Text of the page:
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From alga +‎ -in.


algin (plural algins)

  1. Any of various gelatinous gums, derivatives of alginic acid, derived from algae.
    • 1950, Valentine Jackson Chapman, Seaweeds and Their Uses[1], page 194:
      Algin was first discovered by Stanford in the early 1880's, and there is little doubt that the event was the beginning of a new era in the use of seaweeds. [] Since Stanford discovered algin the name has been applied to a number of substances derived from alginic acid.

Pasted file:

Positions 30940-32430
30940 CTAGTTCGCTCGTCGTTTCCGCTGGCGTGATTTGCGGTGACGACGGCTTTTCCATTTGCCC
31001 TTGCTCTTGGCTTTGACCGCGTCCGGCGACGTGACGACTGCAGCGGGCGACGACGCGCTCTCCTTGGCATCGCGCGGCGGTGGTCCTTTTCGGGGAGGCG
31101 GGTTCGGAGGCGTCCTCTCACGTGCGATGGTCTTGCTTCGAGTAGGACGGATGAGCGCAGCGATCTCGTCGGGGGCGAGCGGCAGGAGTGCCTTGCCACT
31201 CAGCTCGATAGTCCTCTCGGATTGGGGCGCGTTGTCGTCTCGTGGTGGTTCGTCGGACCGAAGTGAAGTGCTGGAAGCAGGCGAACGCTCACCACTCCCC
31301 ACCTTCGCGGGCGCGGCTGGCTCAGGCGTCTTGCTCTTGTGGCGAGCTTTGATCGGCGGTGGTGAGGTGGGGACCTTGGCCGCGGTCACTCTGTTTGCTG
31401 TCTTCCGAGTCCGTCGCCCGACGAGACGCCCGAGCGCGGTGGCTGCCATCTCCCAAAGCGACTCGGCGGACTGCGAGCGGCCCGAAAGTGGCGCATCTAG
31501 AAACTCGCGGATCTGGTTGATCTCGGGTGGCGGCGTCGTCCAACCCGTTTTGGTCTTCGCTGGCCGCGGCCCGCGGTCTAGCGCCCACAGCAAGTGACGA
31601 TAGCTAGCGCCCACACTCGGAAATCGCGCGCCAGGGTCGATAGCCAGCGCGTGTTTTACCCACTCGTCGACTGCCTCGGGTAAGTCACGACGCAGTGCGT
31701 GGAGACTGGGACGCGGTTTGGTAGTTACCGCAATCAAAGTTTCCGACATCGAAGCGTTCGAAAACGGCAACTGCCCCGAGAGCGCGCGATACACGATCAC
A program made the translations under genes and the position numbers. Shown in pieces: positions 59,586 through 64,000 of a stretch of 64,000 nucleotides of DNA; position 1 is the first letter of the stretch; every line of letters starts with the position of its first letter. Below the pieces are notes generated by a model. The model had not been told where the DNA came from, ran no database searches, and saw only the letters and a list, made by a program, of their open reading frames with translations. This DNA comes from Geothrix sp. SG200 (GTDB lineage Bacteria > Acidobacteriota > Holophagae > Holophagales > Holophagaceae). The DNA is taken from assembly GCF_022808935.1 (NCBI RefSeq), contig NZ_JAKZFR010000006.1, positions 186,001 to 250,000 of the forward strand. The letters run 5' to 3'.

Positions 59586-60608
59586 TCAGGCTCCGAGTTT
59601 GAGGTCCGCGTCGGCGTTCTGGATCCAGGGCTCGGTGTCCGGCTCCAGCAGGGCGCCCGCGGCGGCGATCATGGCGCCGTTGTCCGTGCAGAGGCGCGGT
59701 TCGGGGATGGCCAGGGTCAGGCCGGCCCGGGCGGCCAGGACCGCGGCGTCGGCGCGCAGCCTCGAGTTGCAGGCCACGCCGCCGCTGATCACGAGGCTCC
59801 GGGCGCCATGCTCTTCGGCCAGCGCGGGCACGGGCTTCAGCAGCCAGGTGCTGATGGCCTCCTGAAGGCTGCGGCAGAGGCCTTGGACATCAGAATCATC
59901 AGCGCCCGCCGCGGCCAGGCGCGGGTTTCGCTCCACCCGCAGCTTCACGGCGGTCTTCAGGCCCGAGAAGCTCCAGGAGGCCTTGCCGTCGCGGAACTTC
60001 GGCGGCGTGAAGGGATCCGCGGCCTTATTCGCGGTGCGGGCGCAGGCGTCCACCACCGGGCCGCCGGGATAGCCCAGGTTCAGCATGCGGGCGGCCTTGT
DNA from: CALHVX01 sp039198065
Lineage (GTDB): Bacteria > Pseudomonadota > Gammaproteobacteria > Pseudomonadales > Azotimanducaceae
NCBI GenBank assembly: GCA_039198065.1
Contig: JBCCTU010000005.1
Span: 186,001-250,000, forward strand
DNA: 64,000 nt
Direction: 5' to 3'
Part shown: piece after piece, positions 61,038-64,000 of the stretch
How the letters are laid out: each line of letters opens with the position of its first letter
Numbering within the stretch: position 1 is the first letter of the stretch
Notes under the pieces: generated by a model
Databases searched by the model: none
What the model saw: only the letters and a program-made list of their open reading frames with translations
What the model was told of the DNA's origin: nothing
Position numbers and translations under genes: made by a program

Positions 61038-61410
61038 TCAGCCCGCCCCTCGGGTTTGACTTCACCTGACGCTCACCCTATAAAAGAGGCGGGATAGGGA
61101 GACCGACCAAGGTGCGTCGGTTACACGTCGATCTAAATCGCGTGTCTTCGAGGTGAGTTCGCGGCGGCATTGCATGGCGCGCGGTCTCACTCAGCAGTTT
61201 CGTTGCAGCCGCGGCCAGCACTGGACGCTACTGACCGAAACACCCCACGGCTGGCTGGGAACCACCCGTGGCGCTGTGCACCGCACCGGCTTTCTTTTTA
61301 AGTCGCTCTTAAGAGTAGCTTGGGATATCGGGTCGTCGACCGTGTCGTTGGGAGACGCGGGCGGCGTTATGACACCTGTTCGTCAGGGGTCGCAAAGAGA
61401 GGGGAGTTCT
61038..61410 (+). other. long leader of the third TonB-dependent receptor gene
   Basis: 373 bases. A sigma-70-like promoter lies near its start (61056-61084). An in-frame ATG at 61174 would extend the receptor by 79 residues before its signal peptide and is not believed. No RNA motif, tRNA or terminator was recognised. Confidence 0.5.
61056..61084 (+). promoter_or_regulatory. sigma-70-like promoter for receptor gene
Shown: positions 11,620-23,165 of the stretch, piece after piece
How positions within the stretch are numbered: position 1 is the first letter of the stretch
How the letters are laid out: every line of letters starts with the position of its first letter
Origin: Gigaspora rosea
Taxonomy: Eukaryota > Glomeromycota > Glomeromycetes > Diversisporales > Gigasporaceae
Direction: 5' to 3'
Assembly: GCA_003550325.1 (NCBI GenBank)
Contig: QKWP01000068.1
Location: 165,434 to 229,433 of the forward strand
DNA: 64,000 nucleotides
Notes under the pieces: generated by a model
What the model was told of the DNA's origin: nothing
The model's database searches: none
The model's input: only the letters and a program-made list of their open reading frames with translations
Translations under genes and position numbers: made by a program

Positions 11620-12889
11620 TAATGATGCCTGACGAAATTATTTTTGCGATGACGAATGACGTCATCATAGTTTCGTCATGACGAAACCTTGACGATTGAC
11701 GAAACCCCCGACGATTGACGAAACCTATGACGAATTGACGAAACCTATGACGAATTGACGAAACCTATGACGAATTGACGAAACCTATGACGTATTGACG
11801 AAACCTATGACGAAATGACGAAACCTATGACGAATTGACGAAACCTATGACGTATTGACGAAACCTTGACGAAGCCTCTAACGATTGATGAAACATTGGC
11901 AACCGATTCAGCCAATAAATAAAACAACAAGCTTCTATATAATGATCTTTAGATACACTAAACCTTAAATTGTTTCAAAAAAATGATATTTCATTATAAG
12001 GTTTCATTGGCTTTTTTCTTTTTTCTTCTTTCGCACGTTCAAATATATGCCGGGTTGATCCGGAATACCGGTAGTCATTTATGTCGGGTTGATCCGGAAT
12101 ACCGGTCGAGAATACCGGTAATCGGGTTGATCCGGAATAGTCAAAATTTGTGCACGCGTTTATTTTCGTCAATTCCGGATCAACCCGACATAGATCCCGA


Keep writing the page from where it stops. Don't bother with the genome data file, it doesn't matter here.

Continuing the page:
• 2002, George S. Brady, Henry R. Clauser, John A. Vaccari, Materials Handbook, page 826,
      All the algins are edible, but they pass unchanged through the alimentary tract and add no food value.
    • 2008, Robert Edward Lee, Phycology[2], page 459:
      Algin comprises about 10% of the dry weight of the kelps (Smith, 1955), and is mostly the salt of alginic acid.

Derived terms[edit]